Efficiency 'at heart' of UK energy policy

13th November 2012

Related Topics

Related tags

  • Business & Industry ,
  • Procurement ,
  • EMS ,
  • Management/saving



Supporting organisations and consumers to cut energy use is a top priority for the government, confirms the energy secretary as DECC publishes new efficiency strategy

The government aims to help drive the adoption of energy-efficiency measures in the UK by sponsoring research into companies’ ability access to finance for projects, developing new sector-specific guidance and rolling out public sector initiatives across the country.

In its Energy efficiency strategy, DECC has outlined what it sees as the barriers to wider adoption of energy-efficiency measures including: difficulties in securing investment; a lack of accurate information about the benefits and payback times of measures; and the “hassle costs” of installing equipment.

To help encourage uptake of efficiency initiatives, the government is spending £26 million to fund research centres to investigate energy demand and how to change behaviour, as well as launching a new project with ENWORKS examining the processes, costs and benefits of financing efficiency measures.

Re:Fit, the project in London that has successfully retrofitted public sector buildings across the capital to make them more efficient, is to be rolled out throughout the UK, and more funding is to be made available to train facilities managers in energy efficiency.

The government will also sponsor three new green business awards recognising companies that have significantly reduced their own energy consumption and helped others to cut their energy use.

“Too often, governments have neglected the role that energy demand reduction can play in managing our energy system,” says energy secretary Ed Davey. “Yet measures that reduce demand can contribute in a more cost-effective way to meeting our energy and climate goals than supply-side measures.

“That’s why energy efficiency takes pride of place at the centre of the coalition government’s policy framework.”

In the strategy, DECC confirms it recognises cutting energy demand is a “no regrets, cost-effective way of reducing the effort [it] will later have to make in decarbonising the energy system”, and outlines the work that the Energy Efficiency Deployment Office will be undertaking in the coming year.

The strategy comes after the government was criticised by the parliamentary committee on energy and climate change for failing to include reference to efficiency in its draft Energy Bill. The final Bill is due to be published this month.


Subscribe to IEMA's newsletters to receive timely articles, expert opinions, event announcements, and much more, directly in your inbox.

Transform articles

Swing voters show strong support for renewables

There is strong support for renewable energy as a source of economic growth among UK voters, particularly among those intending to switch their support for a political party.

16th May 2024

Read more

A project promoter’s perspective on the environmental challenges facing new subsea power cables

3rd April 2024

Read more

The UK’s major cities lag well behind their European counterparts in terms of public transport use. Linking development to transport routes might be the answer, argues Huw Morris

3rd April 2024

Read more

Tom Harris examines the supply chain constraints facing the growing number of interconnector projects

2nd April 2024

Read more

The UK government’s carbon capture, usage and storage (CCUS) strategy is based on optimistic techno-economic assumptions that are now outdated, Carbon Tracker has warned.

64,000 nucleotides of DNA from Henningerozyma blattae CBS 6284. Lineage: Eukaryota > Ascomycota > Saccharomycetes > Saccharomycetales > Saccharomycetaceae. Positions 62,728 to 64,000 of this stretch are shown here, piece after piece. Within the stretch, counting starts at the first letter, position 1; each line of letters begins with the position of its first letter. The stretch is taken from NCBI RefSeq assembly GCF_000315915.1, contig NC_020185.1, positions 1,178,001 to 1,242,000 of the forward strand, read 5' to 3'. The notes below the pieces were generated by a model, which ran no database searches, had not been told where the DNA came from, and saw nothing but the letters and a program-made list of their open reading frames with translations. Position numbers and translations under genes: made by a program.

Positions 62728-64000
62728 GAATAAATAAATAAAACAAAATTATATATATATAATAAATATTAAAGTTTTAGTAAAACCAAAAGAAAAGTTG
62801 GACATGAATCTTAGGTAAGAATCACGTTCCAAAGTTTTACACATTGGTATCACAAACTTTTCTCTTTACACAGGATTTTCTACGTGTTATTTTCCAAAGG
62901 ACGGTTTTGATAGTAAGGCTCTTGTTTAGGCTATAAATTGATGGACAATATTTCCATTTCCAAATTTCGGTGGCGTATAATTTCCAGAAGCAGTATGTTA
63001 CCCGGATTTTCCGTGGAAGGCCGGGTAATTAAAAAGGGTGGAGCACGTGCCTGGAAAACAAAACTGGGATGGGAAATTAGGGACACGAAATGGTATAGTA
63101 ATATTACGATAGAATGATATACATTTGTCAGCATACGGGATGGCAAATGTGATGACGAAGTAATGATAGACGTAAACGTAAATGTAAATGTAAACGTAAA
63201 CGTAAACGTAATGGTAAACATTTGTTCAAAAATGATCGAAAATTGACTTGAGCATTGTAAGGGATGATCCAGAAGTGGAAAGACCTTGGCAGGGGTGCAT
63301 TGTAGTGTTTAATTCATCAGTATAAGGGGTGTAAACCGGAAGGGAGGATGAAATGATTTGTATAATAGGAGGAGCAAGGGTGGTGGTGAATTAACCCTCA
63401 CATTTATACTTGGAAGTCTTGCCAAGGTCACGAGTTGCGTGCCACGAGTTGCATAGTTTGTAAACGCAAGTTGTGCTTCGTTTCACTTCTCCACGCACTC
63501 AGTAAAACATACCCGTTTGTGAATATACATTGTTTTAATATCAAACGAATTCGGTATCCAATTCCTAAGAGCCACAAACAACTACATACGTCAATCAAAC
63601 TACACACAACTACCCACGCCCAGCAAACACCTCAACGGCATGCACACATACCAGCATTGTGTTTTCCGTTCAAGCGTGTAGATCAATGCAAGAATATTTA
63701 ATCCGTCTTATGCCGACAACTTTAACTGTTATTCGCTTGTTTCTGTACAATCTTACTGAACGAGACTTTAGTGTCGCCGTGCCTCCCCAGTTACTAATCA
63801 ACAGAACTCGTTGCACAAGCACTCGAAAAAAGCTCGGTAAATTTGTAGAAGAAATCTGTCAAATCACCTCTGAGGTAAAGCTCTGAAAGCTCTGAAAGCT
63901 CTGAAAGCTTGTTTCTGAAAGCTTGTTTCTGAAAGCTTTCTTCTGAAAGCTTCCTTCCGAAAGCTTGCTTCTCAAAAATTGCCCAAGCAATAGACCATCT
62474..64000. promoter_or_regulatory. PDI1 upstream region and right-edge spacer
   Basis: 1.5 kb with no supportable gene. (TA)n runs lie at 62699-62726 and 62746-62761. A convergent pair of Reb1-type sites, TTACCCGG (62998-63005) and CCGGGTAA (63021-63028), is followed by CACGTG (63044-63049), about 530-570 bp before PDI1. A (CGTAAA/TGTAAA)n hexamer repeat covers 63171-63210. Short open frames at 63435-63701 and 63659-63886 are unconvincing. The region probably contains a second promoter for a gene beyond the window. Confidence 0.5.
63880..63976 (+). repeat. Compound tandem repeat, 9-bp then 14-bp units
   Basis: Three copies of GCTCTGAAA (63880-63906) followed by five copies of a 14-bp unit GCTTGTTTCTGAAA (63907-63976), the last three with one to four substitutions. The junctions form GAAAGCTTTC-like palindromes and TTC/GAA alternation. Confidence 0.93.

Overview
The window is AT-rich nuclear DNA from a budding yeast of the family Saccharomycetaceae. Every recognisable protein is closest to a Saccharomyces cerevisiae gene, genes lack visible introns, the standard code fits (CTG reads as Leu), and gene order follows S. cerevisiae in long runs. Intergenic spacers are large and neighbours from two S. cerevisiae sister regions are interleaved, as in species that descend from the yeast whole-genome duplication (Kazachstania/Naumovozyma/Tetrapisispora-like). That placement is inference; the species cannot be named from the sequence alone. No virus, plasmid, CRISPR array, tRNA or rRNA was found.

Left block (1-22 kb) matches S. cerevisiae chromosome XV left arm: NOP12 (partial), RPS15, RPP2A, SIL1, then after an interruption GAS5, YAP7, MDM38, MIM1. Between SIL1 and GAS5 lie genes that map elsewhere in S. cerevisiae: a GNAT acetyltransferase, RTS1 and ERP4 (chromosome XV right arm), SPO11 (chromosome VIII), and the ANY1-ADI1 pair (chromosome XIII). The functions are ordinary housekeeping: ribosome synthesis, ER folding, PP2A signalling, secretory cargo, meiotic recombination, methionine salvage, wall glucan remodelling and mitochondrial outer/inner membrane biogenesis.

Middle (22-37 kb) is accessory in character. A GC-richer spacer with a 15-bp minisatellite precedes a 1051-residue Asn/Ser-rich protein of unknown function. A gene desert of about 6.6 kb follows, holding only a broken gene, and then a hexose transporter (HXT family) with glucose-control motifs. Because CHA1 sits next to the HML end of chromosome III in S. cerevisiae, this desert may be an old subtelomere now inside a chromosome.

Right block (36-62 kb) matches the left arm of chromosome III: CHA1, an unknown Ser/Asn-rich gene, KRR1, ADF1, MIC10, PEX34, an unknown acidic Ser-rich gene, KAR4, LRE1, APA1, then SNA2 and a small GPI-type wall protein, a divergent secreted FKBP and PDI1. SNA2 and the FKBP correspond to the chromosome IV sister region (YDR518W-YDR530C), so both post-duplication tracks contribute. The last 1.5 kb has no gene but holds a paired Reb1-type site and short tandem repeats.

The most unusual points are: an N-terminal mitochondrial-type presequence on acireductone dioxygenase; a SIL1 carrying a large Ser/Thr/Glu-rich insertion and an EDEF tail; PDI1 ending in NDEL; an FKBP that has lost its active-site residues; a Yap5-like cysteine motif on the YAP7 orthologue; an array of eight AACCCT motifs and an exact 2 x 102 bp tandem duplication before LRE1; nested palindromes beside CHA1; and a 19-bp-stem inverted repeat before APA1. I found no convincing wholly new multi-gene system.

13th March 2024

Read more

The UK government’s latest Public Attitudes Tracker has found broad support for efforts to tackle climate change, although there are significant concerns that bills will rise.

13th March 2024

Read more

A consortium including IEMA and the Good Homes Alliance have drafted a letter to UK government ministers expressing disappointment with the proposed Future Homes Standard.

26th February 2024

Read more

Global corporations such as Amazon and Google purchased a record 46 gigawatts (GW) of solar and wind energy last year, according to BloombergNEF (BNEF).

13th February 2024

Read more

Media enquires

Looking for an expert to speak at an event or comment on an item in the news?

Find an expert

IEMA Cookie Notice

Clicking the ‘Accept all’ button means you are accepting analytics and third-party cookies. Our website uses necessary cookies which are required in order to make our website work. In addition to these, we use analytics and third-party cookies to optimise site functionality and give you the best possible experience. To control which cookies are set, click ‘Settings’. To learn more about cookies, how we use them on our website and how to change your cookie settings please view our cookie policy.

Manage cookie settings

Our use of cookies

You can learn more detailed information in our cookie policy.

Some cookies are essential, but non-essential cookies help us to improve the experience on our site by providing insights into how the site is being used. To maintain privacy management, this relies on cookie identifiers. Resetting or deleting your browser cookies will reset these preferences.

Essential cookies

These are cookies that are required for the operation of our website. They include, for example, cookies that enable you to log into secure areas of our website.

Analytics cookies

These cookies allow us to recognise and count the number of visitors to our website and to see how visitors move around our website when they are using it. This helps us to improve the way our website works.

Advertising cookies

These cookies allow us to tailor advertising to you based on your interests. If you do not accept these cookies, you will still see adverts, but these will be more generic.

Save and close